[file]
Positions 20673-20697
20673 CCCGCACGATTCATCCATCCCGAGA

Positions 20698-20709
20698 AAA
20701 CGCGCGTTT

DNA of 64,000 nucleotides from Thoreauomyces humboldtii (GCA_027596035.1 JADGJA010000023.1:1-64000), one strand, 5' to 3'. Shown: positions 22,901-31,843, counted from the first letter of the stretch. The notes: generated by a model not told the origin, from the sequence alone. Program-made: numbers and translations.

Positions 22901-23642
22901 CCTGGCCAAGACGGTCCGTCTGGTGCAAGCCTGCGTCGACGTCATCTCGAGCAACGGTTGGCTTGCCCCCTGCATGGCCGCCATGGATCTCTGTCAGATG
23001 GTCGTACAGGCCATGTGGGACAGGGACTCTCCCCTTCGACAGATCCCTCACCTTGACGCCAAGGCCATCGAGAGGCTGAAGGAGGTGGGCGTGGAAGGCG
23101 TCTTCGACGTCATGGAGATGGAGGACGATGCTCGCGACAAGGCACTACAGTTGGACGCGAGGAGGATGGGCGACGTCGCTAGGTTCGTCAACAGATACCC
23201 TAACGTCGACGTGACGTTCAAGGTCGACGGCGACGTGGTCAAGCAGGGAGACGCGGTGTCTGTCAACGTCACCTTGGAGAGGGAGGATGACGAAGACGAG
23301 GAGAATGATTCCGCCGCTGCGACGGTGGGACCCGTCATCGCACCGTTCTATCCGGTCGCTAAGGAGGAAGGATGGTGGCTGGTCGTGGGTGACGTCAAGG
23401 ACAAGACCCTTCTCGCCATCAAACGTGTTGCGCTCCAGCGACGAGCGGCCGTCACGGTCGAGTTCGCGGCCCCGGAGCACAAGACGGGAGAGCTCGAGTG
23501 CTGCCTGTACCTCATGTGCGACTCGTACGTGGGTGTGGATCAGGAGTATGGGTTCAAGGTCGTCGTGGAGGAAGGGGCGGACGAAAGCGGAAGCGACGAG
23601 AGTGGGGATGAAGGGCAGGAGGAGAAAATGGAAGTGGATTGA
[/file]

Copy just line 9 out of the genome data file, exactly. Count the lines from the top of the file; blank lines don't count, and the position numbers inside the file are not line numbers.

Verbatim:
23001 GTCGTACAGGCCATGTGGGACAGGGACTCTCCCCTTCGACAGATCCCTCACCTTGACGCCAAGGCCATCGAGAGGCTGAAGGAGGTGGGCGTGGAAGGCG